On a side note that is barely related (I think), remember all the people who would ask why no one notices that Dougie isn't functioning? To me, that was easily the most annoying aspect of recaps and whatnot. Like, why was The Return (or anything for that matter) expected to adhere to strict reality? I had said before that it's almost like questioning why Ron Burgundy is such an exaggerated ass in Anchorman. Not every film needs to adhere to the same version of reality/realism. Like I said, only barely related, but good Lord did it annoy me to hear so many people trying to make the show adhere to an established version of dramatic realism...especially when it was clearly, at least in part, a comedy.
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mtwentz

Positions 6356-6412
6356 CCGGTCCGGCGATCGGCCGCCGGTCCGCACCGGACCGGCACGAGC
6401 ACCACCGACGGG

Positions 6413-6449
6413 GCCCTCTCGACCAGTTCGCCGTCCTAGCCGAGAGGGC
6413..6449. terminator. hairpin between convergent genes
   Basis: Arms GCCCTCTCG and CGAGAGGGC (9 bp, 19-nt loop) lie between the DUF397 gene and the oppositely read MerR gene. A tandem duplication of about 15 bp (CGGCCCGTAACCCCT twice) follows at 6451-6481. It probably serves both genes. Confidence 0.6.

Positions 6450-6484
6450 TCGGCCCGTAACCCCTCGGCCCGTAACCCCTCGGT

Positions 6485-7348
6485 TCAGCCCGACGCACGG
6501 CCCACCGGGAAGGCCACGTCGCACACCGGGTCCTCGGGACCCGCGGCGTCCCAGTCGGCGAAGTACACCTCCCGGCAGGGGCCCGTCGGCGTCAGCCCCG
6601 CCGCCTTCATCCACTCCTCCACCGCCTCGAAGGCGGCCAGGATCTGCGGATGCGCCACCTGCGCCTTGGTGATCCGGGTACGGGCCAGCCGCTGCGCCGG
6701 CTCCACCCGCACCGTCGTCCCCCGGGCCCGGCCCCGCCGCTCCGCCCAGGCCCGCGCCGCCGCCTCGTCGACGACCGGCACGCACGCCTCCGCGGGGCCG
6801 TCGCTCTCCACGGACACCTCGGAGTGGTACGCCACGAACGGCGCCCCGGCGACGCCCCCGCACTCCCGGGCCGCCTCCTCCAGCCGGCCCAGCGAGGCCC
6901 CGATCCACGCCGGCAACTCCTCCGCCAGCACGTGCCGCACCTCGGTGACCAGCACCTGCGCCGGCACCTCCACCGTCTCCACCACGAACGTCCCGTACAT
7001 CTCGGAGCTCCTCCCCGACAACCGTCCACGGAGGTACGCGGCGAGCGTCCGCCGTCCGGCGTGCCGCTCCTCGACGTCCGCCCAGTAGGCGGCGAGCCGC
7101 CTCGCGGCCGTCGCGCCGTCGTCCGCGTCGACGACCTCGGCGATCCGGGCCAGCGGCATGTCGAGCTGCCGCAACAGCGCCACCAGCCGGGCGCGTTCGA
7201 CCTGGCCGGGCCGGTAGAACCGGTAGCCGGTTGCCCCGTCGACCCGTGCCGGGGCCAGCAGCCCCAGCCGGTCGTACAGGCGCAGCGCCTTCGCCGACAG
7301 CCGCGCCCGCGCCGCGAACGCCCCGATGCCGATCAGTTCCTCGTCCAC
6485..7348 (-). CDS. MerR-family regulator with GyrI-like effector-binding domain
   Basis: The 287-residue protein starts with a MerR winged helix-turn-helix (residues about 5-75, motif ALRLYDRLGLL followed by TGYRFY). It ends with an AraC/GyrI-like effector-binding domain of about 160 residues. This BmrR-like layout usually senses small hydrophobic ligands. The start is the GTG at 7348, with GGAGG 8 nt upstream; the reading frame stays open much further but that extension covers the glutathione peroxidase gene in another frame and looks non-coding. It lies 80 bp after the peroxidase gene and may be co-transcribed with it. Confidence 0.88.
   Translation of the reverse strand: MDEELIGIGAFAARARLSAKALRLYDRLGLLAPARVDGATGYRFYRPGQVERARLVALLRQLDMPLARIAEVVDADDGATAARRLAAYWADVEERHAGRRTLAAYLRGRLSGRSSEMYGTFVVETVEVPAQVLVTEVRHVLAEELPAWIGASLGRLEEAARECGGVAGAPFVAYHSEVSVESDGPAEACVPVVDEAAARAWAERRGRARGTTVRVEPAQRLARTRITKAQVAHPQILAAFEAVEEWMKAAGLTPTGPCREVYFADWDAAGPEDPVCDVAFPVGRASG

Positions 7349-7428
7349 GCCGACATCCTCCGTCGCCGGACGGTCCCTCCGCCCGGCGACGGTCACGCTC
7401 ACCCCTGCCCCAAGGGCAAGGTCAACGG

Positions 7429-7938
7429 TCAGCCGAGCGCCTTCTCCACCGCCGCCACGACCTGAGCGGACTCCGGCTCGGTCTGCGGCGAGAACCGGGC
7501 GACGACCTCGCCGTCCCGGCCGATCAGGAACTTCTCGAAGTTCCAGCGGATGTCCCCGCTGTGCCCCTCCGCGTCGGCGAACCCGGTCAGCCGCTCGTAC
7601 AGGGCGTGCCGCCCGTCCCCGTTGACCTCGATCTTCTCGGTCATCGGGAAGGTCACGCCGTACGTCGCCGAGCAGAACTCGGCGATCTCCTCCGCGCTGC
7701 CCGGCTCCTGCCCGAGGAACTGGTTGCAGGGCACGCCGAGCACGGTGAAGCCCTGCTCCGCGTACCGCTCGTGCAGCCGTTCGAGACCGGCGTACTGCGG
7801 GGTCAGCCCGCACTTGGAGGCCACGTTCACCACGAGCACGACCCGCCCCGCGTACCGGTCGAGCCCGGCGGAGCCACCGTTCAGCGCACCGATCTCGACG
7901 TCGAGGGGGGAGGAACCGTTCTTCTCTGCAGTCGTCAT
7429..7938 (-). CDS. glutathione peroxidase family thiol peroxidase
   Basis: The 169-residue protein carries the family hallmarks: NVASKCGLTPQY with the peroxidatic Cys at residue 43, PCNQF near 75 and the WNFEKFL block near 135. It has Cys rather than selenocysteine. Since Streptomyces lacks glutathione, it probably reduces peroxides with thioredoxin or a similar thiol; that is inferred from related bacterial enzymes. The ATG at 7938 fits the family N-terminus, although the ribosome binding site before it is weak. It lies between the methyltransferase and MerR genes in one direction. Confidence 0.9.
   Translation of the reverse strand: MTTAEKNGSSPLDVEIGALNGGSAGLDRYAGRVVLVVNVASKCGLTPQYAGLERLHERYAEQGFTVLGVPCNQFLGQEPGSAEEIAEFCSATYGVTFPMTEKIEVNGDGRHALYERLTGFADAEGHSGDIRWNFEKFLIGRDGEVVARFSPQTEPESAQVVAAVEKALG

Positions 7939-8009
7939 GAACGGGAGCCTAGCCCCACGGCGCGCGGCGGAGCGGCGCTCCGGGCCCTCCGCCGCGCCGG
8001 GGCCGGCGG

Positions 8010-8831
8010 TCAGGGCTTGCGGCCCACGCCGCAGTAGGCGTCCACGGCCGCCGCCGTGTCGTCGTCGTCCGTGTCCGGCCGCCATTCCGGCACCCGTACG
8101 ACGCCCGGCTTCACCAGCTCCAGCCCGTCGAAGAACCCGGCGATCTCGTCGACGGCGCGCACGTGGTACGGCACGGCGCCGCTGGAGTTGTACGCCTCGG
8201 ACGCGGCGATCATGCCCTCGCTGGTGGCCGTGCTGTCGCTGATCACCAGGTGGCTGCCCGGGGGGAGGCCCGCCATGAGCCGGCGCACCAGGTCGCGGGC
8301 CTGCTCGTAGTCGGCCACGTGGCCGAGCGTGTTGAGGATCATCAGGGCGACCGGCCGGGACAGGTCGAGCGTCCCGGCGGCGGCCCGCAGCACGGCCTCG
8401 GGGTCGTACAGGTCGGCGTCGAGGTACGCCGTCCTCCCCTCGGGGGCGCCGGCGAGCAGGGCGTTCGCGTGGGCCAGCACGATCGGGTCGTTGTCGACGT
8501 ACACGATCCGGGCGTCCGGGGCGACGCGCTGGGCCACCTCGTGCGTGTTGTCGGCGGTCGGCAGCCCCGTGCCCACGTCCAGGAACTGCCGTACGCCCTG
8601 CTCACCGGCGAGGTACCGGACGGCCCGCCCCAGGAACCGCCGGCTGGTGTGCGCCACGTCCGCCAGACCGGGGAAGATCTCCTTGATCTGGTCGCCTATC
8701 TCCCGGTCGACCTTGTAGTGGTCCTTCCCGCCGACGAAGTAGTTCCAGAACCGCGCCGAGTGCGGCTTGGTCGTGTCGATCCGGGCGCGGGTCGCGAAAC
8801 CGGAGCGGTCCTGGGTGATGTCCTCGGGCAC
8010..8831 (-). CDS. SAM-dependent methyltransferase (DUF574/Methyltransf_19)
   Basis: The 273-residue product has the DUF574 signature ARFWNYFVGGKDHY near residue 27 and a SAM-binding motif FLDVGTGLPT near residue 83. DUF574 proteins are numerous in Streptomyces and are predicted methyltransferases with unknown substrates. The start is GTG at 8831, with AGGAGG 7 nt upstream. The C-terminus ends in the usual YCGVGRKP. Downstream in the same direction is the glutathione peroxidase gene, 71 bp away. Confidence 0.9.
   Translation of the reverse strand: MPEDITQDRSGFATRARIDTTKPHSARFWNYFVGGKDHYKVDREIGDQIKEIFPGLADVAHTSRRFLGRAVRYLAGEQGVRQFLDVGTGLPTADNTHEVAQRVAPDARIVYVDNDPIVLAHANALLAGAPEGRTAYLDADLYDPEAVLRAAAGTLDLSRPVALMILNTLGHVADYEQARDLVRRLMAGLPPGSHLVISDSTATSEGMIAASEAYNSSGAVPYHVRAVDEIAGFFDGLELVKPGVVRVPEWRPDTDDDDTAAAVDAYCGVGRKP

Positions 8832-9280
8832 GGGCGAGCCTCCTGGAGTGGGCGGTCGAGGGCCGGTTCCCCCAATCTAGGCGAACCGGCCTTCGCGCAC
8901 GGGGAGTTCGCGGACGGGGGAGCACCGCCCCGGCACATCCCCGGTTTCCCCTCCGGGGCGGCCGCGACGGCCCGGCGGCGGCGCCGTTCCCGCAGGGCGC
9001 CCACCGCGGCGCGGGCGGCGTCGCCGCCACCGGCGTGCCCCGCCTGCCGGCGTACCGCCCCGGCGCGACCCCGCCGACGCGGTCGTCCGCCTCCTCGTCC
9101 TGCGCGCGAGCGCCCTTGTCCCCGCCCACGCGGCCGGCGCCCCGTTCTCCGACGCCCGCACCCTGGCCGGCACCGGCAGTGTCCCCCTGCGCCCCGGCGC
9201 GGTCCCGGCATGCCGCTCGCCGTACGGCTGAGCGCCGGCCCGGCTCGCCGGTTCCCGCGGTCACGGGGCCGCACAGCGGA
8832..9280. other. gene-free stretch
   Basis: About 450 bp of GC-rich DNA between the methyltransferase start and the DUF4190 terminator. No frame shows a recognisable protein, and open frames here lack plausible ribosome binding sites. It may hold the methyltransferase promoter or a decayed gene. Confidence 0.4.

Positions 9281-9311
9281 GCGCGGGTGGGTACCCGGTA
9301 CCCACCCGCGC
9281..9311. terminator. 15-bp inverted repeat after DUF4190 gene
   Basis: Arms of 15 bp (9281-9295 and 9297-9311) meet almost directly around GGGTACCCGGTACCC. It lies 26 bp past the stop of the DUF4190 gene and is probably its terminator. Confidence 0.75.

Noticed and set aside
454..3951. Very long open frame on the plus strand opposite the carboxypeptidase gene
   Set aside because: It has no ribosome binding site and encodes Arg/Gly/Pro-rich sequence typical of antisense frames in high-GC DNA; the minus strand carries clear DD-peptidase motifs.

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Re: Theories & Speculation

Postby mtwentz » Thu Jun 07, 2018 6:49 am

So here's my basic theory on what happened in Ep. 2, 17 and 18. Would love to get feedback from others:

1. Laura whispers in Cooper's ear that he can save her by going back in time and saving her younger self from being murdered. Presumably she tells him she was never meant to die, but to confront and defeat Judy.
2. This causes her to be ripped out of the Lodge because her whispering this secret gives him the knowledge that will inevitably lead to her never having taken the Owl Ring and died with it on and thus never being in the Lodge to begin with.
3. However, when Cooper saves Laura, the Fireman intervenes and 'raptures' Laura up the White Lodge (they are near the pool where Andy was raptured). The Fireman than wipes Laura's memories and places her presumably in Odessa, TX. I believe the Fireman does this to hide Laura from Sarah/Judy.